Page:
A new report from McAfee shows a jump in the number of threats targeting mobile devices. Symbian and Android took the brunt of the attack, and users should take steps to keep secure.
Threats to smartphones and tablet devices were increasingly common in 2010, according to research by Internet security company McAfee Inc. The firm released its Threats Report: Fourth Quarter 2010 this week—a report that suggests mobile devices are as vulnerable to cyber crime as any other technology.
In 2010, the number of new mobile malware increased by 46 per cent from 2009, the report suggests. McAfee’s research identifies several operating platforms that have experienced threats, the most common occurring with Symbian OS, which is what Nokia smartphones use, and Java 2 Mobile Edition. The two combined account for more than half of the reported threats.
Among the other threats was Android.Geinimi, a Trojan inserted into apps and games on mobile phones. As Santa Clara, Calif.-based McAfee puts it, the growing number of web-based devices, including mobile phones and Internet TV, means more emerging threats that are greater in size and sophistication.
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“This is a whole new approach,” says Doug Cooke director of sales engineering for McAfee Canada. The threats to mobile devices have increased rapidly in the past year, and research is still being done on how to combat these attacks.
At this point, Cooke says, the cyber attacks on mobile devices are fairly limited to botnets and Trojans, which are not as sophisticated as attacks on a PC. But personal information can still be at risk and since IT departments are not as experienced with these kinds of attacks, it’s important to prevent them from happening.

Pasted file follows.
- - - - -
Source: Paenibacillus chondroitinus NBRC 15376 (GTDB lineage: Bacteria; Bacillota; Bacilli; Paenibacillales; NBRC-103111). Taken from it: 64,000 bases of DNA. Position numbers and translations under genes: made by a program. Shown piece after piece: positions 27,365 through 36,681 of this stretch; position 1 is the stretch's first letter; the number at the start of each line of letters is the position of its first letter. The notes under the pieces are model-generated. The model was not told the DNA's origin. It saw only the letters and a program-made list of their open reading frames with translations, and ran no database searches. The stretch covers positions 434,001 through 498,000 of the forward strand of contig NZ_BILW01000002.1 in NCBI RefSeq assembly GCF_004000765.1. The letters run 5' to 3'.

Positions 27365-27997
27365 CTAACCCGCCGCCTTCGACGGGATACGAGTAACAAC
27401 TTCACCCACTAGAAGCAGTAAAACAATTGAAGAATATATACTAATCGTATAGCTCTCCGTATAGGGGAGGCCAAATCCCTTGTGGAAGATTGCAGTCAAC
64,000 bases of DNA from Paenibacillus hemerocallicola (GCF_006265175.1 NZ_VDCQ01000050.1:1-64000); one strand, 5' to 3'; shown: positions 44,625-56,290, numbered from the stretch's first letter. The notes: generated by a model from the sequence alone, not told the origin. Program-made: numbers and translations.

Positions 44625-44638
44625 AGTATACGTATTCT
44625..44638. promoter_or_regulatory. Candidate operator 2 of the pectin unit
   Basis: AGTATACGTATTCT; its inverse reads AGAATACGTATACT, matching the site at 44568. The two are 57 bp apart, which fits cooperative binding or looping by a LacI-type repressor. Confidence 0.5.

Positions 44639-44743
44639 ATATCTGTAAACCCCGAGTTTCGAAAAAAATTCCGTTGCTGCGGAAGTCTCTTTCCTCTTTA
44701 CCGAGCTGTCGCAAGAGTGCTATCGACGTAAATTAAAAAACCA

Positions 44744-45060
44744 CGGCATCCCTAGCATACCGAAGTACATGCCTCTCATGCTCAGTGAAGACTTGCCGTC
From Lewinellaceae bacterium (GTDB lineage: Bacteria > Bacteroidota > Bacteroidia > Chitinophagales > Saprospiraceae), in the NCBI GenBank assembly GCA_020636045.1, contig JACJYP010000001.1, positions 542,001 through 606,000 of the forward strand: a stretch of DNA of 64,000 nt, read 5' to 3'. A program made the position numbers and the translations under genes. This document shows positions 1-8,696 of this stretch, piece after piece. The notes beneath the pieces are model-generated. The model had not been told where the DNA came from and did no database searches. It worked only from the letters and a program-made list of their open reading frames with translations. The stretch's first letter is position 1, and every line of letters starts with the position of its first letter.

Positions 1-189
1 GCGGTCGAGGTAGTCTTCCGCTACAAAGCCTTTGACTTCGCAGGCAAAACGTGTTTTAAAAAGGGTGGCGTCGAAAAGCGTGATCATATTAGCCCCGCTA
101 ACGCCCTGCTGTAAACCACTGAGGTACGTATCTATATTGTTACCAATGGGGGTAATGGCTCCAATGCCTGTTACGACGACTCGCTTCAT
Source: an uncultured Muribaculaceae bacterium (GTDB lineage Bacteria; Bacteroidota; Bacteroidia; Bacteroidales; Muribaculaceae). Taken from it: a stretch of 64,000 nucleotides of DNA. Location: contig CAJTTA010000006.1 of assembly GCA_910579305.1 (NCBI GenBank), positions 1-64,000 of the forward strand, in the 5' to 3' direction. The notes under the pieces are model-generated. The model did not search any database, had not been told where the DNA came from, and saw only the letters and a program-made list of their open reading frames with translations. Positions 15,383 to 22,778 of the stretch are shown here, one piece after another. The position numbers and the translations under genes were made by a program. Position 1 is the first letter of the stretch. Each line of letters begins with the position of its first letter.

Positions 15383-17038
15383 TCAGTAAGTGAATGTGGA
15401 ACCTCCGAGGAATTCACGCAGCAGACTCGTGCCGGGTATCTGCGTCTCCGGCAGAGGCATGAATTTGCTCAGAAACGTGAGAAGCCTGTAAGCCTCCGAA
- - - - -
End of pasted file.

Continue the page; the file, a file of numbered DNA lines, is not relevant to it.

When companies give employees tablets or smartphones, they can limit which applications are downloaded and how information is shared. But not all companies do this, says Cooke. The more challenging part, he says, comes with employees bringing in their own personal devices for work purposes, which will then have company information stored on them.
Users are often conditioned to simply scroll through the agreements before downloading an app, which presents a problem, says Zach Lanier, a senior consultant for Intrepidus Group, a New York -based tech security firm.
Users of an app like this may not consider why it needs access to their contact list, or why the app requires certain information, “because they really want to get Angry Birds on their device right now,” he says.
Another problem comes with “jailbreaking,” or breaking down security barriers that prevent certain apps from being used. This is common on iOS and Android devices, says Lanier. Users need to realize that those barriers a re put there for a reason, he says.
Both Cooke and Lanier recommend some basic steps for protecting information on mobile devices. Businesses (and individuals), they say, should encrypt the information on the devices they use, as well as having pins and passwords where necessary.
Lanier also recommends users install updates regularly. If software or an application is offering an update, it’s probably for a good reason, he says, like fixing a glitch that might be potentially harmful.
Eventually, Lanier says, mobile developers will begin building security features into their platforms rather than relying on external software. He points to Research in Motion, makers of BlackBerry, as a company that has had some success with this.
Other highlights of the Threats Report include greater prevalence of malware online and spam levels in transition to lower levels. Phishing URLs were also highly prevalent in the fourth quarter, especially through social networking sites.
Such scams are especially common around this time of year, when cyber criminals take advantage of Valentine’s Day by creating malware threats through dating websites and e-cards. The scams have even gone as far as the “Kama Sutra PowerPoint” threat, a spam slideshow of various sexual positions.
Once downloaded, the PowerPoint installs malware on the user’s computer.